4. Independent Consultants are Flexible. Freelance independent consultants are highly flexible and adaptable. They can augment your existing teams, or they can work on their own on special projects. FlexTeam, specifically, augments your management teams with on-demand executive level brainpower. Freelancers’ flexibility allows them to adapt to your company culture and the specific needs of your company, thus producing better quality results.

5. Independent Consultants are Easy to Hire. Freelance independent consultants can be hired within a few days. Compare that to engaging a consulting firm or hiring a full-time or part-time employee, which can be a lengthy (and sometimes unsuccessful) process. There are interviews, negotiations, compliance and legal issues, and other time-consuming aspects of the traditional hiring process.

6. Independent Consultants are Committed to Excellence. Freelance independent consultants are committed to customer success and happiness. They recognize that their ability to get future work is dependent on the quality of every work product they create. Since their livelihood is at stake, they are more committed than consultants employed by traditional firms.

7. Independent Consultants are Professional. Freelance independent consultants usually spend time upfront clearly scoping detailed projects. They like to work on deadlines with specific milestones and deliverables. They have their own consulting agreements, though many are happy to sign one provided by your company.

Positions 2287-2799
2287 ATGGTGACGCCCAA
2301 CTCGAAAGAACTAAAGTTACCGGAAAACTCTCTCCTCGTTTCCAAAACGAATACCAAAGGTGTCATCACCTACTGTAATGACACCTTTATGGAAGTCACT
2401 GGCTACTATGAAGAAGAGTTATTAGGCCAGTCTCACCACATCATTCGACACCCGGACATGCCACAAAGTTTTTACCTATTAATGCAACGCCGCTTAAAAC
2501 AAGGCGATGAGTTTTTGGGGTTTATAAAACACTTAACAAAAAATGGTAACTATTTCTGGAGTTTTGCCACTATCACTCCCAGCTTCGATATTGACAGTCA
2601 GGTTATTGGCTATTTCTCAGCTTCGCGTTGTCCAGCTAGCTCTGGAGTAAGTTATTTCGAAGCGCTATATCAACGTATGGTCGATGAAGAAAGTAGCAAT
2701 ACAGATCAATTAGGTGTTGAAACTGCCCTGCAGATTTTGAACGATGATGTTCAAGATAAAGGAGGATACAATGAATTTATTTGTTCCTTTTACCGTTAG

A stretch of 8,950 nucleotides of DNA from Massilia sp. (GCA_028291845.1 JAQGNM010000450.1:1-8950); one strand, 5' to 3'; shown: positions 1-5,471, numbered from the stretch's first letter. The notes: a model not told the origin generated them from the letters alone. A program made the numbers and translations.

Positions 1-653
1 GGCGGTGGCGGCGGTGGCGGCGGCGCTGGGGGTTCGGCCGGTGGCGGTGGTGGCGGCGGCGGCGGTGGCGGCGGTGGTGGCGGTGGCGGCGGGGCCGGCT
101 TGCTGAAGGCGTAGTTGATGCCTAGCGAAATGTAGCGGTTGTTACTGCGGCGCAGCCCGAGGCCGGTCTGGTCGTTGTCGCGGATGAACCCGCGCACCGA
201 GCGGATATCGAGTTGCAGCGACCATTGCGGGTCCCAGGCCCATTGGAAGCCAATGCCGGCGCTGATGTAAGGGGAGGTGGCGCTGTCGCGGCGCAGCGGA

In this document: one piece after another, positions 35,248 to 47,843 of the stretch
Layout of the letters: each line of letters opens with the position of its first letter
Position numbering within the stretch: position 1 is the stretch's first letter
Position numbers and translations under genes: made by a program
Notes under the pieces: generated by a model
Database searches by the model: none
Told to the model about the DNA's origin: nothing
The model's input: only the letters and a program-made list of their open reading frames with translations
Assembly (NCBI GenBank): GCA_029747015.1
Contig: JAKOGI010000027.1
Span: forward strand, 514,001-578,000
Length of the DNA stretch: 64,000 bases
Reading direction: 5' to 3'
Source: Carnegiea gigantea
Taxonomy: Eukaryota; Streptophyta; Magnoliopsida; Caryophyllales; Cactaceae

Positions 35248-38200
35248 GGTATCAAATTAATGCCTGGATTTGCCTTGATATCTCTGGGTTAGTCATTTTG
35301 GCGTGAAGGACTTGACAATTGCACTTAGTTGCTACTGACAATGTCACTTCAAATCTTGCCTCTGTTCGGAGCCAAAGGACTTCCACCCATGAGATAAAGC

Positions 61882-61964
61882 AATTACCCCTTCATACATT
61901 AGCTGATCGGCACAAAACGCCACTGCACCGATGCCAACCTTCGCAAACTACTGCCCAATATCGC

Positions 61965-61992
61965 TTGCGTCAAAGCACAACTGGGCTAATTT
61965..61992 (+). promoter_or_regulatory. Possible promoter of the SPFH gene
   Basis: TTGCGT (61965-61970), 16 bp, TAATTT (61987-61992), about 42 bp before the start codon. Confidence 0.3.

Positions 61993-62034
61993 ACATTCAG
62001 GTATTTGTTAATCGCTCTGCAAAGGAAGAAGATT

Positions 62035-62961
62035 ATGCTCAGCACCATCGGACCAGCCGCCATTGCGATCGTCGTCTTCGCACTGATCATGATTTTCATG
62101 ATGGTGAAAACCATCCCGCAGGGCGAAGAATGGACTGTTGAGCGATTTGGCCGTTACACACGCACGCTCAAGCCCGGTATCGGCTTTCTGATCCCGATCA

8. Independent Consultants Understand the Importance of Confidentiality. Freelance independent consultants work with dozens of clients across industries on varying projects. They are accustomed to working with confidential information and are comfortable signing Nondisclosure Agreements. Again, their livelihood depends on the quality of their work and keeping their word.

9. Independent Consultants Meet Short Term Needs. Freelance independent consultants allow businesses to meet their short term needs without the time-consuming, frustrating, and costly process of hiring full-time or part-time employees. With freelance consultants, companies can hire an on-demand Chief Marketing Officer to craft a marketing strategy, a Chief Operating Officer to create a strategic growth plan, an analyst to assess new markets or create a financial model, a data scientist to figure out your KPIs, an experienced entrepreneur to write your business plan, and more. All just for a short sprint at the right price.

10. Independent Consultants are Always Available. Freelance independent consultants work irregular hours, often more than 5 days a week. Since they work odd hours and don’t have to operate during business hours, they can work on your project when you need it done. Given clear milestones, deliverables, and deadlines, they create time to get the work done optimally.

Still not convinced? Try hiring a freelance independent consultant for one small project. Just a small investment of about a thousand dollars. You’ll see that once you outsource work to a freelancer or a team of independent consultants, you’ll gain breathing room to tackle the rest of your endless to-do list.

Yolanda Lau is an experienced entrepreneurship consultant, advisor, and Forbes Contributor. She is also an educator, speaker, writer, and non-profit fundraiser.

Since 2010, she has been focused on preparing knowledge workers, educators, and students for the future of work.

Learn more about Yolanda here.